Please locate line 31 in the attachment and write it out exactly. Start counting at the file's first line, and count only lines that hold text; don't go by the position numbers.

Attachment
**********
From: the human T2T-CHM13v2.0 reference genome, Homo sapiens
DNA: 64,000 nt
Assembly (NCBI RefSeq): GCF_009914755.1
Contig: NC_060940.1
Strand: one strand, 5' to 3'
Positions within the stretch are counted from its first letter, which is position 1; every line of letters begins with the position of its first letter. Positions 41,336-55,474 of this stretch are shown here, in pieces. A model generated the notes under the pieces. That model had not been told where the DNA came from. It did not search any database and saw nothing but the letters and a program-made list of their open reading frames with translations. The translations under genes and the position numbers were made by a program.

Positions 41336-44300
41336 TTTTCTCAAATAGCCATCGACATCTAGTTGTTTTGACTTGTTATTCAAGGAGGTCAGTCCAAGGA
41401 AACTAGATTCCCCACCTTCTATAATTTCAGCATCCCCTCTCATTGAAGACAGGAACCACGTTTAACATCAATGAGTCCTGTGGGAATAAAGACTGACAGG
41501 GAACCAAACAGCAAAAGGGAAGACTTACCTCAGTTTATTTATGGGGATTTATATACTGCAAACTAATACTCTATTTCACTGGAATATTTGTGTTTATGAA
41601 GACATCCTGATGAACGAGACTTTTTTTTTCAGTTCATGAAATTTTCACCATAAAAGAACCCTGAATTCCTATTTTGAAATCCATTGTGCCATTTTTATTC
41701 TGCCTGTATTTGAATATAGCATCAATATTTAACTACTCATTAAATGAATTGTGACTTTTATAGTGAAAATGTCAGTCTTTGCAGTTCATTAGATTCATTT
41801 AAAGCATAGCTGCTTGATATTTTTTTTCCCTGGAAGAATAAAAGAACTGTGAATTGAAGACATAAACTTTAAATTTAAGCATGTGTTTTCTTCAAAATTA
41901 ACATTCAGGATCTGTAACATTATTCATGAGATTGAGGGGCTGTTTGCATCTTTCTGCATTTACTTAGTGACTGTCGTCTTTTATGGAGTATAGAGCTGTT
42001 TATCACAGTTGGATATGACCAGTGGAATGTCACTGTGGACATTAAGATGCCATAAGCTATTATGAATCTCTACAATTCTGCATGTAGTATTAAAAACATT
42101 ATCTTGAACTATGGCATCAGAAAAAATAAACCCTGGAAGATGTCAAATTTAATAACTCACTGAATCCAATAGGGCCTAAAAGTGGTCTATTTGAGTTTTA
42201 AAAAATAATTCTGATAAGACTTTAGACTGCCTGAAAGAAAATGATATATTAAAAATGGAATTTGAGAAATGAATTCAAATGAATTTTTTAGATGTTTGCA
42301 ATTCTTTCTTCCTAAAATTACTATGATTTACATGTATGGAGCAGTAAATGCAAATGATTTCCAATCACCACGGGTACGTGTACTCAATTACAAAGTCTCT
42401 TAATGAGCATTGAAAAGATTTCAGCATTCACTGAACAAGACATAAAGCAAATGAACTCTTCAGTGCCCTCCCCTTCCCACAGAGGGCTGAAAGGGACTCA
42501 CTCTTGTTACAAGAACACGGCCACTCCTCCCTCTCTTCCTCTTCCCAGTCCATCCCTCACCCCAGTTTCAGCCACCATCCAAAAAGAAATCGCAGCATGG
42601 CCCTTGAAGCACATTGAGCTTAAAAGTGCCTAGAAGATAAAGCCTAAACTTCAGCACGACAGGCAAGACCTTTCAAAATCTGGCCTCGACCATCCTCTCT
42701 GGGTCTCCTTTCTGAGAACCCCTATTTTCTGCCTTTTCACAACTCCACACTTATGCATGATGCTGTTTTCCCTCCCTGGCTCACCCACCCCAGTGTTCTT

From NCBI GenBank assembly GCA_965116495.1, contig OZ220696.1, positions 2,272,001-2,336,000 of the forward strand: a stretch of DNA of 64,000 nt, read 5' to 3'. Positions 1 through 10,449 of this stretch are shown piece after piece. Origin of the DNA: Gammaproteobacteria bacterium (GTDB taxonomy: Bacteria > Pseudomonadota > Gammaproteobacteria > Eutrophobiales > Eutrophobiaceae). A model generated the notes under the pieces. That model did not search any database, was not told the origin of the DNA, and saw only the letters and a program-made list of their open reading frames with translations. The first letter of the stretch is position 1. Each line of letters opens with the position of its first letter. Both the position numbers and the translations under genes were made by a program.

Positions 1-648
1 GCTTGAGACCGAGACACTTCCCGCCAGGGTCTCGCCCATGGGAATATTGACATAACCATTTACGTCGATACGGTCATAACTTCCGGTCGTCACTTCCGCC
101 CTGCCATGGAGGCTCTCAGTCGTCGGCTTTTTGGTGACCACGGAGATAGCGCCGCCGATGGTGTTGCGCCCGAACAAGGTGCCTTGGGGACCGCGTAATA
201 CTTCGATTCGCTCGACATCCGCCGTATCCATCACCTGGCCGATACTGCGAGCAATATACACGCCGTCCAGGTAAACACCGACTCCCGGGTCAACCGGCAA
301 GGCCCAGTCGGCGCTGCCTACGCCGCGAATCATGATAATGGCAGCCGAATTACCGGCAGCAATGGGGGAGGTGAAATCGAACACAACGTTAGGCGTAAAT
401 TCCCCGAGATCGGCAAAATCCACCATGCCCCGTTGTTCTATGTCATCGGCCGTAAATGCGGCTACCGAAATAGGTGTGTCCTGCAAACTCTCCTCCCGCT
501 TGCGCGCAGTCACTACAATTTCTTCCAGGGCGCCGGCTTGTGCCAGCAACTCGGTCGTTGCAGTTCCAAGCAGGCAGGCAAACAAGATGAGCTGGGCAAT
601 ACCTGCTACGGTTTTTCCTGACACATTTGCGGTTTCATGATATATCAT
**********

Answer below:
601 ACCTGCTACGGTTTTTCCTGACACATTTGCGGTTTCATGATATATCAT